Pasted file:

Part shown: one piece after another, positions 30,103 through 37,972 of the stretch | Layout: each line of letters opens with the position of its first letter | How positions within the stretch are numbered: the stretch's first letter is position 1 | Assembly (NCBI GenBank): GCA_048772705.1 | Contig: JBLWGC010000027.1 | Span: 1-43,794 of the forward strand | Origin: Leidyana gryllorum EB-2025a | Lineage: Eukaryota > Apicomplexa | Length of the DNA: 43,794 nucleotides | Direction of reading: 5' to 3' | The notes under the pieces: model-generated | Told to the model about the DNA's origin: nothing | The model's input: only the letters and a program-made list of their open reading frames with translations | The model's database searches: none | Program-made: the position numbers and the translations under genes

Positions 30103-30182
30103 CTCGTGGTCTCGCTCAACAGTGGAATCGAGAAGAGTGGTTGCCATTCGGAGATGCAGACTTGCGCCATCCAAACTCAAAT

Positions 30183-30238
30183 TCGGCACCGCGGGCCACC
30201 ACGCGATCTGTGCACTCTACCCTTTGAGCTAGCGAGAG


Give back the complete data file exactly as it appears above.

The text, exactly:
Part shown: one piece after another, positions 30,103 through 37,972 of the stretch | Layout: each line of letters opens with the position of its first letter | How positions within the stretch are numbered: the stretch's first letter is position 1 | Assembly (NCBI GenBank): GCA_048772705.1 | Contig: JBLWGC010000027.1 | Span: 1-43,794 of the forward strand | Origin: Leidyana gryllorum EB-2025a | Lineage: Eukaryota > Apicomplexa | Length of the DNA: 43,794 nucleotides | Direction of reading: 5' to 3' | The notes under the pieces: model-generated | Told to the model about the DNA's origin: nothing | The model's input: only the letters and a program-made list of their open reading frames with translations | The model's database searches: none | Program-made: the position numbers and the translations under genes

Positions 30103-30182
30103 CTCGTGGTCTCGCTCAACAGTGGAATCGAGAAGAGTGGTTGCCATTCGGAGATGCAGACTTGCGCCATCCAAACTCAAAT

Positions 30183-30238
30183 TCGGCACCGCGGGCCACC
30201 ACGCGATCTGTGCACTCTACCCTTTGAGCTAGCGAGAG